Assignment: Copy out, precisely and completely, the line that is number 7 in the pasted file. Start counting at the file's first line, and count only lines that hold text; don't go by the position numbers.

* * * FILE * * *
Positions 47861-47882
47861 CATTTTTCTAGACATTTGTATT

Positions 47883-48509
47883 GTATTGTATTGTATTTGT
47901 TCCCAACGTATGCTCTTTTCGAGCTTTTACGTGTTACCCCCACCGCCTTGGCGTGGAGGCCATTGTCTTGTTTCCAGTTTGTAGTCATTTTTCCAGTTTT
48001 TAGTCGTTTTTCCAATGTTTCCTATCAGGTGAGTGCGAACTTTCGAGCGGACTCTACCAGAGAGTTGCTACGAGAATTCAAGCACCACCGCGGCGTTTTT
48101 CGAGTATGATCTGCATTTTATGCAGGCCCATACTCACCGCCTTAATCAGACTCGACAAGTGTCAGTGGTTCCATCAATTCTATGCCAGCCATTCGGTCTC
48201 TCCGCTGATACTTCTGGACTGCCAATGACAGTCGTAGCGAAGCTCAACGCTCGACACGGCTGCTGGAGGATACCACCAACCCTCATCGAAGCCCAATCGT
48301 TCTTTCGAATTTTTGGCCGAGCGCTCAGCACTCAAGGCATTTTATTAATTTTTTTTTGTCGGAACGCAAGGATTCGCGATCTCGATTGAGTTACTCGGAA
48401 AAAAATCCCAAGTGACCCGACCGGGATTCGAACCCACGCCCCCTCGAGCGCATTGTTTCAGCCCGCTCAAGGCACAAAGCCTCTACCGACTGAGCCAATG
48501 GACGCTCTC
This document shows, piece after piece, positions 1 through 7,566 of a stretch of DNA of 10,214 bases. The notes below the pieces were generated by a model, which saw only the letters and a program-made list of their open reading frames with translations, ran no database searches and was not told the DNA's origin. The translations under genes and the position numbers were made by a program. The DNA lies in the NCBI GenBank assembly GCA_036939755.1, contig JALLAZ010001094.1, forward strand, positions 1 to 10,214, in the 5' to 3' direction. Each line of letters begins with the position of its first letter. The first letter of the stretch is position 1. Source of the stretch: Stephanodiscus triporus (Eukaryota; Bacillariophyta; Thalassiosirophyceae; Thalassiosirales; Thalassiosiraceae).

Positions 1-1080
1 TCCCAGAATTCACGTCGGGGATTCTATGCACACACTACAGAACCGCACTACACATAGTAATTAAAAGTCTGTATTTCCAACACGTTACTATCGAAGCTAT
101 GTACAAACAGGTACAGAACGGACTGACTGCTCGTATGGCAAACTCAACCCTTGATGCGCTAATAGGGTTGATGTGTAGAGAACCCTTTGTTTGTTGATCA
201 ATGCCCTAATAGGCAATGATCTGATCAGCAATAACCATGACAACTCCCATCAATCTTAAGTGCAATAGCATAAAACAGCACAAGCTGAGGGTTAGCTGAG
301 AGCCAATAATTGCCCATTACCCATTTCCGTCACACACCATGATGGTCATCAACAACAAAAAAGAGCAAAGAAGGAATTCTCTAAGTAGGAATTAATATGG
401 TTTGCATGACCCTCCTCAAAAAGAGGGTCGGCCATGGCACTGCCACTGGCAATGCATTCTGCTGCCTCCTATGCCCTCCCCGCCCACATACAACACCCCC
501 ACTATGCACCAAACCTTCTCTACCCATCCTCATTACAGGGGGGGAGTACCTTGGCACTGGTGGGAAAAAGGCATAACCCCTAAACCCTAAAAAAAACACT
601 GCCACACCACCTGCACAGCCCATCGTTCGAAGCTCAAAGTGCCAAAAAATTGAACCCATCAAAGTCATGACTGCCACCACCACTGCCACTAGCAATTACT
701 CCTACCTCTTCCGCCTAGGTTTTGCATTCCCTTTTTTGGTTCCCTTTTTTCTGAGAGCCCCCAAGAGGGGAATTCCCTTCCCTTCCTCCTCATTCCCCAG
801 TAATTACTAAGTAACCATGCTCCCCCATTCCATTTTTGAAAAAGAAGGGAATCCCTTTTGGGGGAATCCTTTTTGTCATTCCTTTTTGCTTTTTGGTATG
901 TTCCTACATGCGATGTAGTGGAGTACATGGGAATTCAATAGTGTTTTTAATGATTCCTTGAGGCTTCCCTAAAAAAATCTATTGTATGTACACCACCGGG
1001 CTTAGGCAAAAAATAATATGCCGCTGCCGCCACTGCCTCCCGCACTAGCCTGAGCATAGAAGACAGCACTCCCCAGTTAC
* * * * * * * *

48101 CGAGTATGATCTGCATTTTATGCAGGCCCATACTCACCGCCTTAATCAGACTCGACAAGTGTCAGTGGTTCCATCAATTCTATGCCAGCCATTCGGTCTC